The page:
background shadows

New Jersey Child Welfare Reform: Focusing on the Fundamentals (June 28, 2006)

Read the full modified settlement agreement HERE

Summary of New Settlement Agreement

New Jersey’s Department of Children and Families (DCF) is pleased to have reached a new, modified agreement in the lawsuit filed by Children’s Right.  This new agreement better supports child welfare reform by:

  • focusing on the fundamentals by prioritizing key first steps, including reductions in caseloads, workforce development, and management by data;
  • incorporating the best thinking of New Jersey stakeholders and frontline workers and supervisors, which inspired changes in adoption practice, resource family development, services, and placements;
  • supporting a collaborative relationship with a single Monitor of the settlement agreement, allowing the State increased flexibility to make improvements and adjustments when needed; and
  • establishing accountability on outcomes for children and families, rather than on a crushing checklist of more than two hundred legally enforceable tasks.

In the context of this litigation, the creation of the new cabinet level Department of Children and Families, which elevates child welfare issues to the highest level of government, and the building of a new executive team, were important signals of how serious Governor Corzine is about child welfare reform. 

These concrete commitments by the Governor and DCF Commissioner convinced Children’s Rights to take a step back from litigation and allow the State the time and flexibility necessary to construct a sound foundation for long-lasting reform.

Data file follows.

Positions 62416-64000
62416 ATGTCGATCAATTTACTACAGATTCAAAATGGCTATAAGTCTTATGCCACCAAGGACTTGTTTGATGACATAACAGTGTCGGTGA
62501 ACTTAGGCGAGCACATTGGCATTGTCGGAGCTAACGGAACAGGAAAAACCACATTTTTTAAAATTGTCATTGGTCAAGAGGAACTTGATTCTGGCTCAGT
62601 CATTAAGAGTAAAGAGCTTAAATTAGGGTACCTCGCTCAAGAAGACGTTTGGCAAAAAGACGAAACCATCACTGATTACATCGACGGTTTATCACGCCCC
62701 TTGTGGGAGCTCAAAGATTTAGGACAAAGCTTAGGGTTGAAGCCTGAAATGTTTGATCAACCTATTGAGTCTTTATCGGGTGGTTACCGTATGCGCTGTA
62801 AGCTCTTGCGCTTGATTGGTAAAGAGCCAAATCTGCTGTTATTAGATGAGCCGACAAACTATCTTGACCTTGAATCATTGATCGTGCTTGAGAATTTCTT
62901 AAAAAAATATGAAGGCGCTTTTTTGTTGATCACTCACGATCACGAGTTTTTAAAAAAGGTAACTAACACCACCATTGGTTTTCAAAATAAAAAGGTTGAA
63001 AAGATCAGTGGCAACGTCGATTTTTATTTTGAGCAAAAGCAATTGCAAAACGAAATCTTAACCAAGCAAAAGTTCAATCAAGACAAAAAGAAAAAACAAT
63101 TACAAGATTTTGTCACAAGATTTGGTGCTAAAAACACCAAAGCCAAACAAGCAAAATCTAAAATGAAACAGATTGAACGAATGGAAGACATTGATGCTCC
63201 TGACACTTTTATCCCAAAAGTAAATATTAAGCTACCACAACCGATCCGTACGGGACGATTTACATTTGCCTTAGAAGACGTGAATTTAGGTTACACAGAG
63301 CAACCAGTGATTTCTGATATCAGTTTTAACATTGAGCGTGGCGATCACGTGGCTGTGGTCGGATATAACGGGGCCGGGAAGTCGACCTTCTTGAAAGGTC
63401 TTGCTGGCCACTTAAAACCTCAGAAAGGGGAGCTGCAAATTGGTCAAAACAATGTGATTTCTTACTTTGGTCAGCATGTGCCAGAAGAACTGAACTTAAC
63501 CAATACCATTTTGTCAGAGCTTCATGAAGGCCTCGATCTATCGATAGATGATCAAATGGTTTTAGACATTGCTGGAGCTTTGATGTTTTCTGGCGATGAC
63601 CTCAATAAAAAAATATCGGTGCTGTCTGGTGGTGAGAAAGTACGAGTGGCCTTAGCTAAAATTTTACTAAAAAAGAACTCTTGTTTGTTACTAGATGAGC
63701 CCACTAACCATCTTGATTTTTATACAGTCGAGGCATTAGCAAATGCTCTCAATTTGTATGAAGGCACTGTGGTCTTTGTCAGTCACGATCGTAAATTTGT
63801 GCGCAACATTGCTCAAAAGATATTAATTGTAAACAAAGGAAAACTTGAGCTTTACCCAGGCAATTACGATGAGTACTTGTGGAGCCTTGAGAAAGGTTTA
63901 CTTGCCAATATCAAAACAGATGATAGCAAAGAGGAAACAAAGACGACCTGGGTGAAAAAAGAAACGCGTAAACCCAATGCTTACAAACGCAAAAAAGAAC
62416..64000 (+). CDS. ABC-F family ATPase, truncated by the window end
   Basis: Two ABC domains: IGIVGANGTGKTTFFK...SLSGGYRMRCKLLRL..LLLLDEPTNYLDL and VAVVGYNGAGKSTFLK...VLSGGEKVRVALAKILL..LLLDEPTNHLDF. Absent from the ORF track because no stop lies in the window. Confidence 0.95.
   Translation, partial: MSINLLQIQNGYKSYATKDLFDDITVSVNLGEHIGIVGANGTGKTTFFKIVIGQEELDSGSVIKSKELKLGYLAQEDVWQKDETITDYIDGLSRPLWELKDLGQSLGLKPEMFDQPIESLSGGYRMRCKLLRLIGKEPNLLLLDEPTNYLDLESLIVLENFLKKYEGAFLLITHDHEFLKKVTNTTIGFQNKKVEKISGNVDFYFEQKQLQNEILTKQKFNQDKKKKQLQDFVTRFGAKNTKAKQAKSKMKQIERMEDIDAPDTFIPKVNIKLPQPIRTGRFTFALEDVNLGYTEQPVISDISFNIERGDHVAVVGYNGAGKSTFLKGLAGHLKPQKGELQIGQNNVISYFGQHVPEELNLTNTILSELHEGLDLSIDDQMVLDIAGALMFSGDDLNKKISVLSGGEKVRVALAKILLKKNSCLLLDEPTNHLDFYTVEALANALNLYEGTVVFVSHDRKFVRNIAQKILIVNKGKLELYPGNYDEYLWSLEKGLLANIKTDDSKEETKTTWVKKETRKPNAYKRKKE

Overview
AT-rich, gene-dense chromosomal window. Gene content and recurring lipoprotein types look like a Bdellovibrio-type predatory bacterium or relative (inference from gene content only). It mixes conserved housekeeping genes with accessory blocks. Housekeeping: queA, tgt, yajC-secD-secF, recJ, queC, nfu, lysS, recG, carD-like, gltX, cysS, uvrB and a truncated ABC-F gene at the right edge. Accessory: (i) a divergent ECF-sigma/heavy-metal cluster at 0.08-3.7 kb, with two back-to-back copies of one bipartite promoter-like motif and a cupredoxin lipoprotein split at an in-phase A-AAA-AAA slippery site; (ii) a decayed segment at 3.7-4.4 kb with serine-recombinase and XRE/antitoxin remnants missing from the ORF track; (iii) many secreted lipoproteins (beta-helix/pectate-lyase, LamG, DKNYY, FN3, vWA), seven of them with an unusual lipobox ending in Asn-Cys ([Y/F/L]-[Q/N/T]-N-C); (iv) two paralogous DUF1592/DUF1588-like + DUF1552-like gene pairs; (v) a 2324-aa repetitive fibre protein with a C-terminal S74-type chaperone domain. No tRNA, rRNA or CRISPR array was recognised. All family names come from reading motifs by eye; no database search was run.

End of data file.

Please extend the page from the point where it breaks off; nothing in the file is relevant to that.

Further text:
The New Agreement

The new modified agreement is divided into two phases.  The first phase, which runs from July 2006 and through December 2008, focuses on the fundamentals, including continued improvements in the development of data and institutional investigations.  The second phase, which begun on January 2009, looks for return on the investments in Phase I and focuses on outcomes.  Phase I references ten key areas of practice, including:

Development of a New Case Practice Model:  design a new case practice model that allows the State to synthesize best practices and test different approaches to better serve children and families.

Fundamental Training:  prioritize training for new frontline staff, new supervisors, and investigators, while phasing in the development of in-service training for existing staff, beginning with concurrent planning, which supports improved permanency practices, and training in new data and management tools, such as Safe Measures and NJ Spirit.

Critical Services, including Healthcare:  improve delivery of critical services that help keep families together, reunite families that are separated, address the well-being of children in out of home care, and help foster families and adoptive families provide for our children.  Key stakeholders and staff have identified several structural barriers, highlighting the need to develop new policies and practices to improve service delivery, and the importance of making concrete commitments to expand services in critical areas.